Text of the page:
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Applications of foreign nationals seeking permanent residence in the US will be suspended because of the coronavirus crisis, President Donald Trump said.

A day after he announced the move in an ambiguous tweet, President Trump said the measure would protect American jobs.

It is not clear how effective it will be as most visa services have already been suspended because of the coronavirus outbreak.

Critics say President Trump is trying to distract attention away from his response to the virus. The US has nearly 45,000 deaths.

Democrats also accuse the Trump administration of using the pandemic to crack down on immigration. The issue has traditionally been a strong campaigning theme for President Trump, a Republican, but has taken a back seat during the crisis and in the lead-up to the November election.

Image source Wikipedia

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At a White House coronavirus briefing, President Trump said the executive order with the decision was likely to be signed on April 22. The ban could be extended “much longer” depending on how the economy was doing, he said.

After vowing to suspend “all immigration” to the US on April 20, President Trump apparently changed his original plan after a backlash from some business leaders. It would reportedly impact immigrants given temporary working visas, like farm laborers and hi-tech employees.

More than 20 million Americans have lost their jobs amid the coronavirus outbreak, and President Trump said the government had a “solemn duty” to ensure they regain their jobs.

He said: “It would be wrong and unjust for Americans laid off by the virus to be replaced with new immigrant labor flown in from abroad.”

The president added that there could be some exemptions to the measure.

He also said: “We want to protect our US workers and I think as we move forward we will become more and more protective of them.”

President Trump’s order could spark legal challenges.

The US has the highest number of confirmed cases of coronavirus in the world – more than 820,000 – according to Johns Hopkins University, which is tracking the disease globally.

Green cards give immigrants legal permanent residence in the US and the opportunity to apply for American citizenship.

In a typical year, nearly one million green cards are issued in the US. The majority – roughly 70% – go to those with relatives living in the US, according to a 2018 report from the US Senate. For employment-based green cards, a common form of the residency status, roughly 80% are issued to those already in the country, shifting from a temporary visa to permanent residence.


A district judge in Oregon has temporarily blocked a rule proposed by President Donald Trump that would require immigrants to prove they will have health insurance within 30 days of arrival in the US, or can pay for medical care.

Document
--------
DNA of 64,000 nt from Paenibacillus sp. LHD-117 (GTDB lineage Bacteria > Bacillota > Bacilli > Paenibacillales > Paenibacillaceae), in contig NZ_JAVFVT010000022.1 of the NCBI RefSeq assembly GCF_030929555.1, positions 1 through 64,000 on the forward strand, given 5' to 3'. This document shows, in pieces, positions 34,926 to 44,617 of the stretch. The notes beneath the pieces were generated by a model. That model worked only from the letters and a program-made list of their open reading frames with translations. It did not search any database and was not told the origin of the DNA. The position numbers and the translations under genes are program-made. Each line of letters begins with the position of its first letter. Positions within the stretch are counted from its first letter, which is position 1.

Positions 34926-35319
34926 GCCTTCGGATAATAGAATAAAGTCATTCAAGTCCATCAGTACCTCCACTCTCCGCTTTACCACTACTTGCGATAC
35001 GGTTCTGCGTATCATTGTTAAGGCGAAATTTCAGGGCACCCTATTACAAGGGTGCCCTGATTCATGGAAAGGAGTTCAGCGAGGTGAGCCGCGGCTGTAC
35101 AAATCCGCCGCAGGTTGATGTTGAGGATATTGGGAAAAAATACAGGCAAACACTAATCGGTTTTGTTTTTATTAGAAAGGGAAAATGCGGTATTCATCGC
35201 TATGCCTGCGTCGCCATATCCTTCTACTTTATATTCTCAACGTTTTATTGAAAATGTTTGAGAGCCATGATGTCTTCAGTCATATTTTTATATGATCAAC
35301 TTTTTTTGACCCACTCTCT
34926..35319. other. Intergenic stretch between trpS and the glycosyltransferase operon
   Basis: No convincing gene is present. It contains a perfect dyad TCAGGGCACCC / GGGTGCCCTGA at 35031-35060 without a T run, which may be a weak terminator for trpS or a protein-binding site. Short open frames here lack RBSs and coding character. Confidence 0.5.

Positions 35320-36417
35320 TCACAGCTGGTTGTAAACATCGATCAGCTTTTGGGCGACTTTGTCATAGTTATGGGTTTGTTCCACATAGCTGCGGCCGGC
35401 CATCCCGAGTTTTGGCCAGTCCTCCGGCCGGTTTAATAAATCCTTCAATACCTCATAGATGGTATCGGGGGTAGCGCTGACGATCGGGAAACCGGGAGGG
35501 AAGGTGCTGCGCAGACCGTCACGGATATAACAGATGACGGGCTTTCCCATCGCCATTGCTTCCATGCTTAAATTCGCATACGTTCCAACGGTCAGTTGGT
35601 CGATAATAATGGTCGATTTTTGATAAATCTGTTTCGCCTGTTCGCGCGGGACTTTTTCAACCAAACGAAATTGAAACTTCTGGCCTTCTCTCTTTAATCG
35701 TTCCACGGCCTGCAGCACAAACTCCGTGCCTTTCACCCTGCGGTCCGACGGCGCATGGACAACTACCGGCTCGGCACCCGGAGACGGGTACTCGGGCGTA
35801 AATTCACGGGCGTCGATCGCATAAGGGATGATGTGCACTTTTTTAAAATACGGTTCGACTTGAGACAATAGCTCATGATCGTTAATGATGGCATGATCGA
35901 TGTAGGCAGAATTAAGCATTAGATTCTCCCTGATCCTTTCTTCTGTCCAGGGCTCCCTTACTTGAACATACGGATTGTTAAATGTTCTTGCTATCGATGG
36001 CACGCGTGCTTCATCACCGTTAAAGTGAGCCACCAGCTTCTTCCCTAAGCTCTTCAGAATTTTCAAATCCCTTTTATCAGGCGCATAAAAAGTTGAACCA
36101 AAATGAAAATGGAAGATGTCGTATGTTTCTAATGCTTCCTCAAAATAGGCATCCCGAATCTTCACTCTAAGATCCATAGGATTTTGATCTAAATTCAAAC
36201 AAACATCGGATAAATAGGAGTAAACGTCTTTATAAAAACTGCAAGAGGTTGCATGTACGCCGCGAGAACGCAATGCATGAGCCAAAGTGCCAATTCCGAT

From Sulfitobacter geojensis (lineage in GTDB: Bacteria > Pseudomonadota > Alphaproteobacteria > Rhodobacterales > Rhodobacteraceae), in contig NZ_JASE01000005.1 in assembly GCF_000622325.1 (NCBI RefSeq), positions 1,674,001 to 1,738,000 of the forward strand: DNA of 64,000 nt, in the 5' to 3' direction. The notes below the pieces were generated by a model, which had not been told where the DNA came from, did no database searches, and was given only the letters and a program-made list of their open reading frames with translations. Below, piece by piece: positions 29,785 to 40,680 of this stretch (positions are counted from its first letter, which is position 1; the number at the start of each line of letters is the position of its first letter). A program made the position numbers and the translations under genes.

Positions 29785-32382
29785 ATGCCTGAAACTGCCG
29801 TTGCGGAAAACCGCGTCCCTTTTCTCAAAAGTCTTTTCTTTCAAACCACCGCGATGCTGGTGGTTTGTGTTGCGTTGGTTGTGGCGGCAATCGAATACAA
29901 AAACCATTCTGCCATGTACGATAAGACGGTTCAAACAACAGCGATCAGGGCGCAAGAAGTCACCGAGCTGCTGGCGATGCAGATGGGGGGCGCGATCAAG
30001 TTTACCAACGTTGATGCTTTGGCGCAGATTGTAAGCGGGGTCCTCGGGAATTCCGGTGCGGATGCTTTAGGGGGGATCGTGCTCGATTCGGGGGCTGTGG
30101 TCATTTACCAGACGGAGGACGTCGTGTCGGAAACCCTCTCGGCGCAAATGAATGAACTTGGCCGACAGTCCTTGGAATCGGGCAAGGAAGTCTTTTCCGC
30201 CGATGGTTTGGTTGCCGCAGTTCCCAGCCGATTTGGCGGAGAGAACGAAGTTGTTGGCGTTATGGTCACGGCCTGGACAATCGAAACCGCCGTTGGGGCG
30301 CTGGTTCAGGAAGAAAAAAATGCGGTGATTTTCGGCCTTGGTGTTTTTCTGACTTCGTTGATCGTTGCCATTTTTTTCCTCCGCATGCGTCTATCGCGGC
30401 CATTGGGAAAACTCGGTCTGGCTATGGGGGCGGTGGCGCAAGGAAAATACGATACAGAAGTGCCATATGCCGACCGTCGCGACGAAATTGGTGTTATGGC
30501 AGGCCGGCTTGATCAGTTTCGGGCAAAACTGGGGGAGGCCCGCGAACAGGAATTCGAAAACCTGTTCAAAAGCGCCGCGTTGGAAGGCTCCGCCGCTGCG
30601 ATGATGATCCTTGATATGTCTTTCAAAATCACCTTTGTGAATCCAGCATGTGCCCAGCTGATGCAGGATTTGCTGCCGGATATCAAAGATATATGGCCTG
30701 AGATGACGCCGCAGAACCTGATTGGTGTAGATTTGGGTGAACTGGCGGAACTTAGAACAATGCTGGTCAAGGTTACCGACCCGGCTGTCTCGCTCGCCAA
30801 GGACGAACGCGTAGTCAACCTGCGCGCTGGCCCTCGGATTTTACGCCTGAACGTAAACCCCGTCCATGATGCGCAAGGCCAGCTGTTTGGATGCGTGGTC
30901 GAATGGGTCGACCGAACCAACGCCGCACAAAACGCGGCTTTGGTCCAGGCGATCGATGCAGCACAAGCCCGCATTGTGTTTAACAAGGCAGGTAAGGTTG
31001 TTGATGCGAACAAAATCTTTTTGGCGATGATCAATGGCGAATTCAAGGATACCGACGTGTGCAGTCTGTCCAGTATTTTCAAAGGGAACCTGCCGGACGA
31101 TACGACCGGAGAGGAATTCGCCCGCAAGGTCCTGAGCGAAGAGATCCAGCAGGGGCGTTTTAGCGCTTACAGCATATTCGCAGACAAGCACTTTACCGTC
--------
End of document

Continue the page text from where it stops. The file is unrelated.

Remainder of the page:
Judge Michael Simon granted a preliminary injunction against the proposal.

A lawsuit opposing the rule has been filed by 7 American citizens and an NGO.

They argued it would block hundreds of thousands of legal migrants.

According to the lawsuit, the number of immigrants who enter the US with family-sponsored visas would drop considerably, or be eliminated altogether.

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Judge Michael Simon said the potential damage to families justified a US-wide ban.

“Facing a likely risk of being separated from their family members and a delay in obtaining a visa to which family members would otherwise be entitled is irreparable harm,” his legal order read.

Would-be immigrants had been struggling to establish how to get the required insurance coverage. The US healthcare system is complex, and has not generally catered to people yet to arrive there.

The healthcare immigration proclamation is part of President Trump’s effort to shift the US away from a family-focused immigration system.

Judge Michael Simon’s 28-day temporary restraining order will prevent the rule from coming into effect on November 3, but the legal battle is likely to continue.

The Trump administration has argued that legal immigrants are about three times more likely to lack health insurance than US citizens, and that taxpayers should not bear their medical costs.

However, US policy experts say immigrants are less likely to use the healthcare system than American citizens.

According to a research from George Washington University, recent immigrants without insurance made up less than a tenth of 1% of US medical fees in 2017.